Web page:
______________________________________Color reversal process           TemperatureSteps           (C.)   Period______________________________________First development           38              6 minFirst rinsing with water           38              2 minReversal fogging           38              2 minColor development           38              6 minPre-bleaching   38              2 minBleaching       38              6 minFixing          38              4 minFinal rinsing with water           38              4 minStabilization   38             30 secDrying          50______________________________________Color developer:Components              Amounts______________________________________    Sodium tripolyphosphate 5.0      g    1,8-Hydroxy-3,6-dithiaoctane                       2.0      g    Anhydrous sodium sulfite                       7.6      g    Tripotassium phosphate (trihydrate)                       36.0     g    Potassium bromide       0.8      g    Potassium iodide (0.1%) 28.0     ml    Sodium hydroxide        2.0      g    4-Amino-N--ethyl-N--(β-methanesulfon-                       10.5     g    amidoethyl)-m-toluidine sesquisulfate    monohydrate (CD-3)    Citrazinic acid         1.35     g    pH                      11.8______________________________________Pre-bleaching solution:Components              Amounts______________________________________    α-monothioglycerol                       0.5      ml    Sodium hydroxide        3.0      g    Sodium sulfite          10.0     g    Ethylenediaminetetraacetic acid                       8.0      g    pH                      6.0______________________________________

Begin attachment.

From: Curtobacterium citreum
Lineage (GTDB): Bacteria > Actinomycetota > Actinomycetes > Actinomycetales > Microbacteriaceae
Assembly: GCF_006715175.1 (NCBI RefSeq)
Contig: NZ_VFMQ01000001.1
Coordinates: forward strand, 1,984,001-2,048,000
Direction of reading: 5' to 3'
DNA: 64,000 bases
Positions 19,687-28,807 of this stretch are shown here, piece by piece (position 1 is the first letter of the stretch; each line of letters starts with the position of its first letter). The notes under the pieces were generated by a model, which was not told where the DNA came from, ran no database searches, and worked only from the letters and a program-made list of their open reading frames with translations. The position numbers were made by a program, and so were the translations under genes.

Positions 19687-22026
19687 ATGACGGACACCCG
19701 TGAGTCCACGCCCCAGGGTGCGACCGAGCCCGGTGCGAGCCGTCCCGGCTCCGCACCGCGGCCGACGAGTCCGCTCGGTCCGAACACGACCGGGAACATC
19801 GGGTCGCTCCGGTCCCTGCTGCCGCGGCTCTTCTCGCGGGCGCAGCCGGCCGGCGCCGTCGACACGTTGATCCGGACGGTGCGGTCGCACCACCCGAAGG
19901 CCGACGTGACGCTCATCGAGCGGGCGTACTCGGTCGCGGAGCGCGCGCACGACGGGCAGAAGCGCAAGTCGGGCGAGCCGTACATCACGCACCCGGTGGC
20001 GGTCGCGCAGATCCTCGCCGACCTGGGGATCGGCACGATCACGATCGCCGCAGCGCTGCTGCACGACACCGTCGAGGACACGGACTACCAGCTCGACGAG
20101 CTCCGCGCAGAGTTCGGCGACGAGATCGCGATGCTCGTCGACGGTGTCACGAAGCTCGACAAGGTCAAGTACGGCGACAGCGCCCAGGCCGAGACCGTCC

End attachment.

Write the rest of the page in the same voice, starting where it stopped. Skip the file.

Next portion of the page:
A serimetric analysis showed that 0.7 g of the color developing agent (CD-3) in 1,000 ml of the color developer on the films was carried over into the pre-bleaching solution. The color developing agent was separated and recovered from 10 liters of the pre-bleaching solution (pH: 6.0) by passing the latter down through a cation exchange resin column at a flow rate of 0.2 liter/min. The column was charged with 1,000 ml of Amberlite IR-120 (gel type cation exchange resin; exchange ion: -303 - H+). The effluent from the column was substantially free of the color developing agent. As in Example 3, 10 liters of an overflow from the color developer were first passed through a column of the conventional anion exchange resin so as to remove bromide ions. The effluent was then passed through a column of Amberlite IR-120 at a flow rate of 0.2 liter/min. As a result, a total of 6.9 g (98.5%) of the color developing agent could be recovered from the pre-bleaching solution and the overflow color developer.